International bunkering firm GP Global (formerly Gulf Petrochem Group) will be claiming approximately $11.6 million from a November 2014 bunker dispute with Petrotec, according to the final Singapore High Court judgement on Friday (6 April).
“[…] since Gulf does not have title to the Surplus Oil, its claims for a delivery up of the Surplus Oil and/or for damages for conversion or detinue are dismissed,” concluded judge Woo Bih Li J.
“Instead, Petrotec is to pay Gulf US$8,123,896.43 as the purchase price of the Surplus Oil.
“In addition, Petrotec is to pay Gulf US$3,447,582.87 as the aggregate amount due and owing under the nine outstanding debit notes. Also, the Guarantors are jointly and severally liable to pay those two sums to Gulf.”
Gulf’s claim against Petrotec was for delivery of 15,309 metric tonnes (mt) of fuel oil (the Surplus Oil) which Petrotec had allegedly received and held on behalf of Gulf.
Petrotec was a Singapore-incorporated company engaged in the business of dealing in marine petroleum products and providing fuel oil delivery services. It was originally set up by Tan Keng Huat, Dennis (Dennis Tan) in 2007 to provide offshore engineering services, and started to deal in fuel oil in 2011.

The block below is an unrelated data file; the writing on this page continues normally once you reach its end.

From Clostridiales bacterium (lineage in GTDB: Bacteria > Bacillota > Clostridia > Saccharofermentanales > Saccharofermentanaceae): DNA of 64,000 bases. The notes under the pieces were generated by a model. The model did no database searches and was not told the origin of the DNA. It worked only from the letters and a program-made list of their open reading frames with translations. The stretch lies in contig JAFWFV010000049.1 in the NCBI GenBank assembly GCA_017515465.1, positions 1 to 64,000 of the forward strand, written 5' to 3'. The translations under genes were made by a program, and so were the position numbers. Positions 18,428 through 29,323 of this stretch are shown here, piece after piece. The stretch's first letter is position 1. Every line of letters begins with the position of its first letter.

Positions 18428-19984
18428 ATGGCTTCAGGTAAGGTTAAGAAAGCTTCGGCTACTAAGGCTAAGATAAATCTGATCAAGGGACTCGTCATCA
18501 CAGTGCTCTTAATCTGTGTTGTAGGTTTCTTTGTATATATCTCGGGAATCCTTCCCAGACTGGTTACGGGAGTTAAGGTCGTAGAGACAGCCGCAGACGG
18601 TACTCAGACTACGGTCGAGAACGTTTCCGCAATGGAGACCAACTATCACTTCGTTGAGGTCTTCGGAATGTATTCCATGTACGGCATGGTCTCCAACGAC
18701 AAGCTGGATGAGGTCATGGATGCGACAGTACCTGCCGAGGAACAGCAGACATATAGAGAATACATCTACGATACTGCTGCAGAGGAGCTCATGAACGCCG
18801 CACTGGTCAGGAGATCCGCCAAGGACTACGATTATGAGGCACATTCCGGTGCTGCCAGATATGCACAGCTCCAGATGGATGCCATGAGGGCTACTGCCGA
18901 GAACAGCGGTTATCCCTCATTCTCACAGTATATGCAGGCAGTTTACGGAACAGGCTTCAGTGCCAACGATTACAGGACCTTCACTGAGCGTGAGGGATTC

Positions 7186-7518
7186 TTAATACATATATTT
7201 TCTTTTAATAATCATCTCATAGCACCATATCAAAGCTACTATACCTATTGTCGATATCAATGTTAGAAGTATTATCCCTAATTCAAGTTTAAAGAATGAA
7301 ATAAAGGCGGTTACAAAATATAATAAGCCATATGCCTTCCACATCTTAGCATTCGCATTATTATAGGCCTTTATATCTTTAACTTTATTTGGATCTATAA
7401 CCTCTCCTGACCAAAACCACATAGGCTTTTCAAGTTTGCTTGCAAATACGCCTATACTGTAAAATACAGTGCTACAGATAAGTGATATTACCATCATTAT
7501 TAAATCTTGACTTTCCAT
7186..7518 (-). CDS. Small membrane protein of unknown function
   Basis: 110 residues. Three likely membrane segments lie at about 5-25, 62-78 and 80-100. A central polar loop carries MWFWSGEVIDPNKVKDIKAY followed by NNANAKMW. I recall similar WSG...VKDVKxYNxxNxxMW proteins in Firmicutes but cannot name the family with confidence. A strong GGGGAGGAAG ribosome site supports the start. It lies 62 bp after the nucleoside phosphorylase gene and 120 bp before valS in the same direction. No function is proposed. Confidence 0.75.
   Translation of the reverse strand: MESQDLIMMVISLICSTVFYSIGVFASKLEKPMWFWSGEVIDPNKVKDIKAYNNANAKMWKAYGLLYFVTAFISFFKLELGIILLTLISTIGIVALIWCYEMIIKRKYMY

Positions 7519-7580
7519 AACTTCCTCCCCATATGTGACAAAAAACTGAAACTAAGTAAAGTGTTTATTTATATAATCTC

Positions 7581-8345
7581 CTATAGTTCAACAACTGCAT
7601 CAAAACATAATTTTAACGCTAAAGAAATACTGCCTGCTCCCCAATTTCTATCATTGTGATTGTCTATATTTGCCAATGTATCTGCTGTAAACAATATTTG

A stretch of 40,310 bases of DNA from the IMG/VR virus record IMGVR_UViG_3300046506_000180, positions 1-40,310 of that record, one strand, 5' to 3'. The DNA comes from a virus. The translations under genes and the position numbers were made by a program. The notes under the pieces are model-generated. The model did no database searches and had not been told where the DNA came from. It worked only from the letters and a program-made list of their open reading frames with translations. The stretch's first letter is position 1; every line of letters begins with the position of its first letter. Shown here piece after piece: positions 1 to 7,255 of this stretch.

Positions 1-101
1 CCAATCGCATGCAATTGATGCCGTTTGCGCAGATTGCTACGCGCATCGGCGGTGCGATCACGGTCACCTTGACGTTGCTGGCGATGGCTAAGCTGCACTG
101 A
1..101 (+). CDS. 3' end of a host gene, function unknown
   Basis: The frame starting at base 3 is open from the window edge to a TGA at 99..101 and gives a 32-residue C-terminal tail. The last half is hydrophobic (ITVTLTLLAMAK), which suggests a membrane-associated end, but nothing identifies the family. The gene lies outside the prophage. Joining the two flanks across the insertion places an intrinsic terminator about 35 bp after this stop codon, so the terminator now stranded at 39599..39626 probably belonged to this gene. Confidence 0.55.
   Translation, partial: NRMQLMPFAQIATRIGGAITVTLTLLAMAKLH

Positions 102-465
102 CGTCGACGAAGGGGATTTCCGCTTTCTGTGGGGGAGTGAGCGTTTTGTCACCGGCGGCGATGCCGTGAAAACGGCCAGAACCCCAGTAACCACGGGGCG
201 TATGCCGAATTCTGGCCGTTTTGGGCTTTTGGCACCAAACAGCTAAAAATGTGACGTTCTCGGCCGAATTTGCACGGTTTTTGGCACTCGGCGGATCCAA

Dennis Tan also manages Tankoil, a company involved in the ongoing O.W. Bunker/Dynamic Oil trail taking place at an Aalborg Court in Denmark.
Photo credit: GP Global
Published: 10 April, 2018
Program introduces periodic assessments, mass flow metering data analysis, and regular training for relevant key personnel to better handle the MFMS to ensure a high level of continuous operational competency.
U.S. Claims Register Summary recorded a total USD 833 million claim from a total 180 creditors against O.W. Bunker USA, according to the creditor list seen by Singapore bunkering publication Manifold Times.
Glencore purchased fuel through Straits Pinnacle which contracted supply from Unicious Energy. Contaminated HSFO was loaded at Khor Fakkan port and shipped to a FSU in Tanjong Pelepas, Malaysia to be further blended.
Individuals were employees of surveying companies engaged by Shell to inspect the volume of oil loaded onto the vessels which Shell supplied oil to; they allegedly accepted bribes totalling at least USD 213,000.
MPA preliminary investigations revealed that the affected marine fuel was supplied by Glencore Singapore Pte Ltd who later sold part of the same cargo to PetroChina International (Singapore) Pte Ltd.
‘MPA had immediately contacted the relevant bunker suppliers to take necessary steps to ensure that the relevant batch of fuel was no longer supplied. Further investigations are currently on-going,’ it informs.